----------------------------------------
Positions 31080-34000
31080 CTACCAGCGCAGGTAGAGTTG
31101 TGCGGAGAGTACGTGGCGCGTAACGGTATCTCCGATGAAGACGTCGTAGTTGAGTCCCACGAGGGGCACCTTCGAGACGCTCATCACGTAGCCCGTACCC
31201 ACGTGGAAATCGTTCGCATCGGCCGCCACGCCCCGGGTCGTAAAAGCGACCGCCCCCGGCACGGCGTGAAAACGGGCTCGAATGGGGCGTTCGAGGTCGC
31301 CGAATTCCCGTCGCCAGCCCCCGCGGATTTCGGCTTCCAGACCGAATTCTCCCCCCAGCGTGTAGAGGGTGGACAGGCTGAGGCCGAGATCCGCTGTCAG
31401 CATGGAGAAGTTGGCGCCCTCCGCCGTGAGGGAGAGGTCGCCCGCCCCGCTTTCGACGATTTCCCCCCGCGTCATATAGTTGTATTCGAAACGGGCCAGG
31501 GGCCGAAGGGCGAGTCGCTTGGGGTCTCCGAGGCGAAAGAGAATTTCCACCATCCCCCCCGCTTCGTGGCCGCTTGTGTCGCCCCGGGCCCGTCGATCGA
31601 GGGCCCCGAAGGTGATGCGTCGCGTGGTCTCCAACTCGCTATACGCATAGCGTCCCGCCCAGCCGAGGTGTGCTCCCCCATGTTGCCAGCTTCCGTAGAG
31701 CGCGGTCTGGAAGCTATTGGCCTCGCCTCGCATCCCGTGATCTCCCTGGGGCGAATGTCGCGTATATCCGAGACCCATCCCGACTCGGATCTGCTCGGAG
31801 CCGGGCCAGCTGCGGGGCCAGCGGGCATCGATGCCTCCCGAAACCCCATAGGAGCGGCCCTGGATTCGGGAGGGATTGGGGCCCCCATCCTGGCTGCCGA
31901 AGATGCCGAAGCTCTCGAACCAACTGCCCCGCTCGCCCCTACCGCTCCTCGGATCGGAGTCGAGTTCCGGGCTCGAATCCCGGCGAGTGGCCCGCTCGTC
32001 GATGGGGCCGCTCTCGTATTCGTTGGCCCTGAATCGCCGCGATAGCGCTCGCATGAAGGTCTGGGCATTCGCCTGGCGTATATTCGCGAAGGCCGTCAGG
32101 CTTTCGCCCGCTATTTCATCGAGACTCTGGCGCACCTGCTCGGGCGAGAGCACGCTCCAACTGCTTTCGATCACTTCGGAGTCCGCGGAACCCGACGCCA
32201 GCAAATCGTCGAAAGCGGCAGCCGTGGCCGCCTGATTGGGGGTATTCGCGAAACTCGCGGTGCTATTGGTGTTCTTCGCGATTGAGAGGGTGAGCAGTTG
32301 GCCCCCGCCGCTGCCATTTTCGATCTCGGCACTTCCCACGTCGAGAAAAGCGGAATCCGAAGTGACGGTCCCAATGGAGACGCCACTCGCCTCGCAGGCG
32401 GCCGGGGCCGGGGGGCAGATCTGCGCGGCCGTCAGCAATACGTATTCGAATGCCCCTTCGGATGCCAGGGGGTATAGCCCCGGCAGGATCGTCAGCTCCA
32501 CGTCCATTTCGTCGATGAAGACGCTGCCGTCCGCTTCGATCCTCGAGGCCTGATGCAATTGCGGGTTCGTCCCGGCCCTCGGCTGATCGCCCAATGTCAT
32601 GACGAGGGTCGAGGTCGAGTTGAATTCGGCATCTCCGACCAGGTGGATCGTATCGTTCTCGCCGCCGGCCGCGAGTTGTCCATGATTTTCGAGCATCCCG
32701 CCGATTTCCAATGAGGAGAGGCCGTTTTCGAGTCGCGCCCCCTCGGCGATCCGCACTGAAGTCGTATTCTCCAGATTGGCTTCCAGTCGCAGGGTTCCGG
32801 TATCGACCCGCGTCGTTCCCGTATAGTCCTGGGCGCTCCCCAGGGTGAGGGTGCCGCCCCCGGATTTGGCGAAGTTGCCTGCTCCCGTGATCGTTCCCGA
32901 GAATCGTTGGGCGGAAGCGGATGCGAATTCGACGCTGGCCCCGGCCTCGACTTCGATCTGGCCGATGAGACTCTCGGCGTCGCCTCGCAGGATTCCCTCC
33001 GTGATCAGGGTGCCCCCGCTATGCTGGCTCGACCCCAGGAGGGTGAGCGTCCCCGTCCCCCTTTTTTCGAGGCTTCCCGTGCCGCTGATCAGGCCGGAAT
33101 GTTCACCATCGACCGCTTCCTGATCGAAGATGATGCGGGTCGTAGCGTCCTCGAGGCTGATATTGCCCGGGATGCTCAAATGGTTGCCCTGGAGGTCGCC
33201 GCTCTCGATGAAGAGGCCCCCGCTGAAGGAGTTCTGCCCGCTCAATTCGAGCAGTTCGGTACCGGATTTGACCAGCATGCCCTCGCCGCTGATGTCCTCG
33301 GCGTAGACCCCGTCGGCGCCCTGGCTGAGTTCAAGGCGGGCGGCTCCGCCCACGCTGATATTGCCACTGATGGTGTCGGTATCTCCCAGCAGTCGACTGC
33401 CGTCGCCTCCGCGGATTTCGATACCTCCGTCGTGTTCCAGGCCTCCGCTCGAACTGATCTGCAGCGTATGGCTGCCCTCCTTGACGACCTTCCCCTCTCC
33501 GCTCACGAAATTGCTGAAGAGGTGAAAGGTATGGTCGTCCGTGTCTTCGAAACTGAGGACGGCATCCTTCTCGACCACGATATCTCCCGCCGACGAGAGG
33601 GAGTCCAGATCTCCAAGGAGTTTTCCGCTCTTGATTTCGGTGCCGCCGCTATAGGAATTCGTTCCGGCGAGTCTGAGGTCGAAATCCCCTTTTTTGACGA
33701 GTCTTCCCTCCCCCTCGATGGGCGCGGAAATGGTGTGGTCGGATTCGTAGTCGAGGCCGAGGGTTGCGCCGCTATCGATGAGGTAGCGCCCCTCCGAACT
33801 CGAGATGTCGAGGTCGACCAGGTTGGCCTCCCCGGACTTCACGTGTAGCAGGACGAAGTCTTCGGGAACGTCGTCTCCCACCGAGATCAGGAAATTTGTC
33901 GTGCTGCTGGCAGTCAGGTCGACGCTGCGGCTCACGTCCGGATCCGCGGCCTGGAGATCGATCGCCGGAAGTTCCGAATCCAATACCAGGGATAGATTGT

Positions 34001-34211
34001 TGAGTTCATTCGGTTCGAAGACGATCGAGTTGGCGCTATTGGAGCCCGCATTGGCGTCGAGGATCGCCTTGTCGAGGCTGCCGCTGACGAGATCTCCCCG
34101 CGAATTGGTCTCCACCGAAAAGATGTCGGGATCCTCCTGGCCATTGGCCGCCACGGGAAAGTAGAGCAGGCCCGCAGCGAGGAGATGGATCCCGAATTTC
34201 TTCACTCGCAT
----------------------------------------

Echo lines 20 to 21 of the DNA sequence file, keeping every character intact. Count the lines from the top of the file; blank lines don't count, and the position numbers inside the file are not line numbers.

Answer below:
32801 TATCGACCCGCGTCGTTCCCGTATAGTCCTGGGCGCTCCCCAGGGTGAGGGTGCCGCCCCCGGATTTGGCGAAGTTGCCTGCTCCCGTGATCGTTCCCGA
32901 GAATCGTTGGGCGGAAGCGGATGCGAATTCGACGCTGGCCCCGGCCTCGACTTCGATCTGGCCGATGAGACTCTCGGCGTCGCCTCGCAGGATTCCCTCC